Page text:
A Lille bit worrying

After winning the French league title for the first time since 1954, LOSC Lille Métropole were finally being mentioned amongst Europe’s elite and had a team well equipped to embark upon a potentially fruitful voyage in the holy grail of the Champions League.

Unfortunately for Lille they are playing in a domestic division that, despite being acknowledged as one of the major, most renowned leagues in the world, is languishing deep amongst the shadows of the Premier League and its Spanish equivalent, who, armed with extraordinary muscle borne from commercial deals tied up from across the globe, simply lure Ligue 1’s most coveted stars with the promise of football on the biggest stage and a greater, realistic chance of continental success.

Predictably, the heroics of Lille’s key players put the, shall we say, more established clubs on red alert, and consequently there has been something of a squad overhaul since the end of last season. “If it ain’t broke, don’t fix it,” is the sort of cliché that is made when analysing a title-winning side but for one reason or another, some teams don’t have the power to hold onto its top assets; they have little choice but to take the money and run when their star players’ heads are turned by lucrative contracts and all the other perks that come with a move to a club in England or Spain.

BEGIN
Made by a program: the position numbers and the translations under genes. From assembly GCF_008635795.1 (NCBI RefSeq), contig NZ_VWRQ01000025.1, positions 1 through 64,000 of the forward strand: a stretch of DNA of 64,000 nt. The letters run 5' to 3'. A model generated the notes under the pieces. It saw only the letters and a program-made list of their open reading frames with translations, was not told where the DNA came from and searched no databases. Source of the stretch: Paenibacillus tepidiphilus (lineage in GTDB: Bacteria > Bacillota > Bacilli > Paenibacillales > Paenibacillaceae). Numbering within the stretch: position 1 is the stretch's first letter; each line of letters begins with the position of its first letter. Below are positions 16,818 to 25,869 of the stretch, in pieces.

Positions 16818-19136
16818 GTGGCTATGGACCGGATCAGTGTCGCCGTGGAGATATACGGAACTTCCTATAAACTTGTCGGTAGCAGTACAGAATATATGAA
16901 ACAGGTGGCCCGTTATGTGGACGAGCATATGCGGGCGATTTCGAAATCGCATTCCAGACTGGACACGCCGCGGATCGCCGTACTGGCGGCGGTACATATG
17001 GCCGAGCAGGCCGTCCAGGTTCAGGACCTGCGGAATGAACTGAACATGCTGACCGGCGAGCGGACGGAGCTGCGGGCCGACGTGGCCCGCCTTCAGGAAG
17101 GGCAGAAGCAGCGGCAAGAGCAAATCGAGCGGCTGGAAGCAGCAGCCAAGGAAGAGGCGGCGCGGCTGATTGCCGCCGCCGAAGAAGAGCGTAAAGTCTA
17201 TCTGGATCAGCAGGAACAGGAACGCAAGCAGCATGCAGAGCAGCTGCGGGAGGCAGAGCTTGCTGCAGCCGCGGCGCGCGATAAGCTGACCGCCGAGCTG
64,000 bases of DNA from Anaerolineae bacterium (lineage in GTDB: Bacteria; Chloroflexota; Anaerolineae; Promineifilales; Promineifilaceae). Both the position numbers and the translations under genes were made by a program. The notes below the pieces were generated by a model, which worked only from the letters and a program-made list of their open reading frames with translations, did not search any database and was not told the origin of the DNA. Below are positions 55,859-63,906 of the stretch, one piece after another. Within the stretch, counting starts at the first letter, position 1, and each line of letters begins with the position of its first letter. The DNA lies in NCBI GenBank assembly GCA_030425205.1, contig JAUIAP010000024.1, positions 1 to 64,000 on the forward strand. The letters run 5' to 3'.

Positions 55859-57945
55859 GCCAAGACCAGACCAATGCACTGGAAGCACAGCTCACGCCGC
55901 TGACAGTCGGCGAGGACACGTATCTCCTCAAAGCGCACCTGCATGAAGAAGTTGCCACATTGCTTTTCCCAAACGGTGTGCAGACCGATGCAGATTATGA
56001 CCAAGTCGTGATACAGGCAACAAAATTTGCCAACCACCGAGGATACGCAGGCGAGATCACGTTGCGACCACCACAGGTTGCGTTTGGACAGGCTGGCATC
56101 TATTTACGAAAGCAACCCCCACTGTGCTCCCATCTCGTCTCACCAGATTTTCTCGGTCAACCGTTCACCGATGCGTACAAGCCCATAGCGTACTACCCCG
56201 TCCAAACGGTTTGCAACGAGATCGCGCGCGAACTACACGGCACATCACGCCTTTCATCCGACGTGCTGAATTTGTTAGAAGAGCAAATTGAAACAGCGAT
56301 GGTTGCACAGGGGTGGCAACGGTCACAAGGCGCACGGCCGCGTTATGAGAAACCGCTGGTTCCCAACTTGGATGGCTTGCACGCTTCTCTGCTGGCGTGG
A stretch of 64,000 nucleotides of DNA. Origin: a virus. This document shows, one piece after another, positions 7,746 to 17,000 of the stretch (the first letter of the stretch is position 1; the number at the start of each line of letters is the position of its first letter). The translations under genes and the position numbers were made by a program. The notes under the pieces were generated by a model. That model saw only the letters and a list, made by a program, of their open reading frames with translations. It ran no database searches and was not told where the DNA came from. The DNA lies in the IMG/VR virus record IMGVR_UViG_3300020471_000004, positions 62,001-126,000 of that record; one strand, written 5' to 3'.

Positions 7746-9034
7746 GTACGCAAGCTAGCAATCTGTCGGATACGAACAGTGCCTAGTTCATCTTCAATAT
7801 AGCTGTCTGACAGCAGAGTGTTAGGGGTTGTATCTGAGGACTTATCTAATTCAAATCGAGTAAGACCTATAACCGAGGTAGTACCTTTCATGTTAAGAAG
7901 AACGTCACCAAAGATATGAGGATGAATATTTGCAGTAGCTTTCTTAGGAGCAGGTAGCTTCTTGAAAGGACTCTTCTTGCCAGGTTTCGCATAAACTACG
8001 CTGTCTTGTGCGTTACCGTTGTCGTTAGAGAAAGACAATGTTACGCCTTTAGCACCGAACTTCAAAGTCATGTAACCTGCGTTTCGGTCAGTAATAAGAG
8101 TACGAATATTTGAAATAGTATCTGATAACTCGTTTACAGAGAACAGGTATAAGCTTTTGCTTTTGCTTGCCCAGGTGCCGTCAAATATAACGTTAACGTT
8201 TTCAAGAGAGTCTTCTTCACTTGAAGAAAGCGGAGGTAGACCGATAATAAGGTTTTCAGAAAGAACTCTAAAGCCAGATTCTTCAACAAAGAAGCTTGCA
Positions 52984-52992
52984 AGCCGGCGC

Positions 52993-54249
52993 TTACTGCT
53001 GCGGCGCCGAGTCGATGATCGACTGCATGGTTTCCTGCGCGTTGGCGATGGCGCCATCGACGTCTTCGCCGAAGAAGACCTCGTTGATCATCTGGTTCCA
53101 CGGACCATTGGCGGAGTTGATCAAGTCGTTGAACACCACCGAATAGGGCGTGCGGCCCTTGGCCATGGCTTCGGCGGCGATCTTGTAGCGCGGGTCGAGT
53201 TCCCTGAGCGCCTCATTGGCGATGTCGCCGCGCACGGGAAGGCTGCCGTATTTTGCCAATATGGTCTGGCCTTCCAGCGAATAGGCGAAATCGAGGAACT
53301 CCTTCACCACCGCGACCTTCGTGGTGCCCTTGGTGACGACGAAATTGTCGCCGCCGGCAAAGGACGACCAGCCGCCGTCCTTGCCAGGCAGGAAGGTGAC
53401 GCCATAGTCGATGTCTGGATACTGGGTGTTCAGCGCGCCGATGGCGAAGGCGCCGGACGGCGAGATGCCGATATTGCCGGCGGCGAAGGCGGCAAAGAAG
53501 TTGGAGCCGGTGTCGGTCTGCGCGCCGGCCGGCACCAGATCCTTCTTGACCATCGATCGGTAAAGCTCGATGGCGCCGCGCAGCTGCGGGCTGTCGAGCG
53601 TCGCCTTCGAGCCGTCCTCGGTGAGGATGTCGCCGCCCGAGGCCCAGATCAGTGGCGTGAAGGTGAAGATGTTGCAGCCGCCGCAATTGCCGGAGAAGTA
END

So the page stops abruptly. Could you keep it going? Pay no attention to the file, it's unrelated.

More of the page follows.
Ivorian forward Gervinho was the first to jump ship as Arsenal came calling; impressed with his season tally of 18 goals and 10 assists. It must be noted that the player has enjoyed a good start to the season, successfully linking up with man of the moment Robin van Persie to bring some respite to the Gunners fans after a sticky start. For many footballers, particularly of deprived backgrounds, moves to such clubs, steeped in successful history, are the stuff of dreams and Gervinho could not really turn down such a big career opportunity.